Adult Iranians Struggle with Unexpected Social and Cultural Issues Involved in Learning English
By: Victor Cordell - Apr 08, 2023
English has gained the distinction of being the world’s most sought-after language. It is the official language in more countries with advanced economies than any other. It is the dominant lingua franca and sometimes official language of international business, international law, diplomacy, tourism, air traffic control, post-graduate educational materials, international conferences, global entertainment, and more. English-speaking countries are the most desired targets for immigration – legal and undocumented.
Born to immigrant parents, Iranian-American playwright Sanaz Toossi looks at a part of the global industry that has derived from the ubiquitous nature of English – teaching English to non-native speakers. Calling upon her own heritage to generate a narrative, her incisive dramedy “English” won both the Lucille Lortel and Obie awards for best new play in 2022. Berkeley Rep presents a nicely produced and acted version of the work, intelligently directed by Mina Morita, that is worth seeing. Yet, as well-crafted and revelatory as the script is, it lacks a wow factor.
Set in Karaj, Iran in 2008 at a private facility, four adult, advanced English learners comprise a class designed to prepare attendees for the TOEFL (Test of English as a Foreign Language) exam, which is used as a benchmark by over 11,000 institutions worldwide. The teacher is Marjan, who had spent nine years in the U.K., but she has returned to Iran. The students vary in age, gender, and motivation for taking the course. Some have more specific reasons, like an older woman, Roya, who plans to join her son and his family in Canada and a younger woman, the sometimes fractious Elham, aspiring to medical school in Australia. The bubbly Goli simply wants to open new doors, while the goal of Omid, the only male and an accomplished English-speaker, is a mystery.
Classroom exchanges provide many humorous moments as students stumble along with fractured language. Activities provide fun as well - imitating Christiane Amanpour in a role playing interview; a recitation of “Mary Had a Little Lamb;” a show-and-tell of a pencil; and a recurring tossing of a ball in a categories game.
But the dark underside has two elements. One is that characters begin to clash. Personality and behavioral differences arise in addition to open questioning about why individuals are there and whether they will be able to accomplish their goals. Self-searching sets in. The other, and more intriguing aspect, is the unearthing of the many unsettling issues of learning and speaking in a new language. At the tip of the iceberg is inability to express oneself as precisely as in the mother tongue, and the effect that has on self-confidence and personality. As Roya notes, her son, with the Anglicized name Nate, seems a different person from one language to the other.
Toossi’s text is malleable, and for that reason demands adept actors. Although the playwright doesn’t intend it, it is easy to imagine the whole script being acted without a laugh. But this cast cleverly extracts humor from everyday conversation, especially in the early going before conflicts among the characters emerge.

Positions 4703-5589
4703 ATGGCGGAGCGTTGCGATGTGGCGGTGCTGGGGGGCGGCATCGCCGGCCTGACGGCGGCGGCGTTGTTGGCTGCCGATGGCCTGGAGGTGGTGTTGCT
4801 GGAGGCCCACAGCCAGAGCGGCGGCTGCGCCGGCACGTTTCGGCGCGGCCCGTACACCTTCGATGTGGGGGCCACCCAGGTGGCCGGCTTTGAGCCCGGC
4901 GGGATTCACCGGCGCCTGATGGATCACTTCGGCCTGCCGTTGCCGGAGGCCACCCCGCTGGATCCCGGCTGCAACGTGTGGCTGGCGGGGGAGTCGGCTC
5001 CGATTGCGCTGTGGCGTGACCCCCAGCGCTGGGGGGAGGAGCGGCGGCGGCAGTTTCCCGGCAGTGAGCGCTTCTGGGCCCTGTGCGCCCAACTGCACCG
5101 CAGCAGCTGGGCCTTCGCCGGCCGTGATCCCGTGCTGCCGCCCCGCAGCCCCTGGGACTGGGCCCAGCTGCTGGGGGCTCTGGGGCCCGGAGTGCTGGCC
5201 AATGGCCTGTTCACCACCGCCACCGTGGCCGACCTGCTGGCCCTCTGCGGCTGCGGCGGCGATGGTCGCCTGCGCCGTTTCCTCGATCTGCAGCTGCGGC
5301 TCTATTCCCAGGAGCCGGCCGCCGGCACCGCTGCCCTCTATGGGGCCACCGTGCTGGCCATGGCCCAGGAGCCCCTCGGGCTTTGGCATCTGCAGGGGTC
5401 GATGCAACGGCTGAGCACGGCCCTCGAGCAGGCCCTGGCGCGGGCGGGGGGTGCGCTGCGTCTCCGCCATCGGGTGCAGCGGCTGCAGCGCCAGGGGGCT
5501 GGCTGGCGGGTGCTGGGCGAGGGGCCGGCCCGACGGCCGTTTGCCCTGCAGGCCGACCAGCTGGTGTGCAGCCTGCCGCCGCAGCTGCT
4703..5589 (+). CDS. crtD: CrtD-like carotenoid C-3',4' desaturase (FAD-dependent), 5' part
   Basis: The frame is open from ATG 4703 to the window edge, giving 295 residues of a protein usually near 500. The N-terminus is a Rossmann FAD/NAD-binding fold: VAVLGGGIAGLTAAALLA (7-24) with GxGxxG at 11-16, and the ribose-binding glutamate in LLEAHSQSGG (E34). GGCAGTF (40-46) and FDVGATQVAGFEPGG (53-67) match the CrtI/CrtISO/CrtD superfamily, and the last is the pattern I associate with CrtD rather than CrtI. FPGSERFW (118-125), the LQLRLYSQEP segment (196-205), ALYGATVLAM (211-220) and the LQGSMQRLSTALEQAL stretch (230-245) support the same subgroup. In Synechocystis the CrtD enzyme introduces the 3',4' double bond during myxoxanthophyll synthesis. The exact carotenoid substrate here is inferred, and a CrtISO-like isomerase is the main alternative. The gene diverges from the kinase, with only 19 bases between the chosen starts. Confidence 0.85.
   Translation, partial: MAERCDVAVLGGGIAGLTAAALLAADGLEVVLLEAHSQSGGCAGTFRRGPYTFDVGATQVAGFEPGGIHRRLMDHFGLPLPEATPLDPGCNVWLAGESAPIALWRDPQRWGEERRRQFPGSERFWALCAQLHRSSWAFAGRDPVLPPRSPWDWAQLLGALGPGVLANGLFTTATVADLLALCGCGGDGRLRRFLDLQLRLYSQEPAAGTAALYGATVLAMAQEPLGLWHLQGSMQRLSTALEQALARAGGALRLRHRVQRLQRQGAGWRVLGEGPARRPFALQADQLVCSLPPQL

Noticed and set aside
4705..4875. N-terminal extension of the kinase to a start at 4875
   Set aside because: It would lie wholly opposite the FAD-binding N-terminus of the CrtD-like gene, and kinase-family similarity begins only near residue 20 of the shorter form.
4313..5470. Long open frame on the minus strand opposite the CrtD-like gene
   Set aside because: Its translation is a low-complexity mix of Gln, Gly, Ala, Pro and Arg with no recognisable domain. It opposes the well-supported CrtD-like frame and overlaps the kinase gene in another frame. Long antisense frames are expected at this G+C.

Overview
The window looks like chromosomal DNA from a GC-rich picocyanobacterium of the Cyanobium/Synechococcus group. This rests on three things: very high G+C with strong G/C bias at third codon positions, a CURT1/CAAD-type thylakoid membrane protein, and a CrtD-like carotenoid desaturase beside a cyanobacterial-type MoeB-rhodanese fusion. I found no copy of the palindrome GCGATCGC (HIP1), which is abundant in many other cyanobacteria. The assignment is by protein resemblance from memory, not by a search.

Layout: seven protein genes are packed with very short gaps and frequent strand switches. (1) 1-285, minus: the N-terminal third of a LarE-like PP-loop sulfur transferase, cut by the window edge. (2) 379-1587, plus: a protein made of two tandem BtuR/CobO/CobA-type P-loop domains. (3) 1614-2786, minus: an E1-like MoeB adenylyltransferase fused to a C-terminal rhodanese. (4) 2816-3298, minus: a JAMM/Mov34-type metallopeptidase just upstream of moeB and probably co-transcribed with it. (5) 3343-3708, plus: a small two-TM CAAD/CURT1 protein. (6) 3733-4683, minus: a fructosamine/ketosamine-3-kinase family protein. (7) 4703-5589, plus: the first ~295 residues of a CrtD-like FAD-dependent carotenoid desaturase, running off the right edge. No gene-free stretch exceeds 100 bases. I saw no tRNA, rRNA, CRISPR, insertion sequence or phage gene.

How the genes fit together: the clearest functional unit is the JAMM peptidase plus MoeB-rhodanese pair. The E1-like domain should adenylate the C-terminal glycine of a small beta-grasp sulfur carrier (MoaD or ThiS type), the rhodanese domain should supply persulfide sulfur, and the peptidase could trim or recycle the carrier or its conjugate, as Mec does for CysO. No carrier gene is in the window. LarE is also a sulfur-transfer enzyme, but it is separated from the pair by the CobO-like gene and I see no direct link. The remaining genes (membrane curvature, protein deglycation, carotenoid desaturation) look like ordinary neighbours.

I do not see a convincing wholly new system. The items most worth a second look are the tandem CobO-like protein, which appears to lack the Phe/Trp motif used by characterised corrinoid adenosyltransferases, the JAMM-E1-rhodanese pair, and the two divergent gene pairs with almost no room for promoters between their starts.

Because of the nature of the topic and setting, the script requires that a fair bit of Farsi be spoken. One solution is that the actors could speak those lines in Farsi. The drawbacks are that actors need to speak Farsi or be able to learn enough to mimic it; that the audience would have to read supertitles; and that some humor might be lost when spoken in a foreign language. The somewhat confusing solution chosen is that when a character is supposedly speaking Farci, they speak in unaccented English, whereas, when speaking English, they have Iranian accents. This solves the drawbacks. Dialect Coach Ana Bayat has done a wonderful job, even coaching stronger and lesser accents among the characters. However, it is sometimes difficult for the audience to know which language is being spoken, especially early on, before the device is understood.
Perhaps the greatest thematic weakness of the piece is that the stakes are small, which diminishes the consequences of dramatic situations that occur and possibly the viewer’s emotional involvement with some characters. Although the TOEFL exam represents a significant hurdle, not all students take the course or the exam with a specific purpose in mind. What’s more, it can be retaken. The applicant to Australian medical school had already taken it several times previously.
The single set staging is very effective, while the ensemble acting is solid. At the center is the almost always smiling Sahar Bibiyan who skillfully conveys her empathy as Marjan, yet she displays subtlety in her wariness and does have her limits. Mehry Eslaminia excels in the juiciest role as Elham. The most assertive and candid of the students, she jokes and whines and faces big obstacles in reaching English proficiency. In all, "English" engages for its full 100 minutes.
“English,” written by Sanaz Toossi, is produced by Berkeley Repertory Theatre and plays on their stage at 2025 Addison Street, Berkeley, CA through May 7, 2023.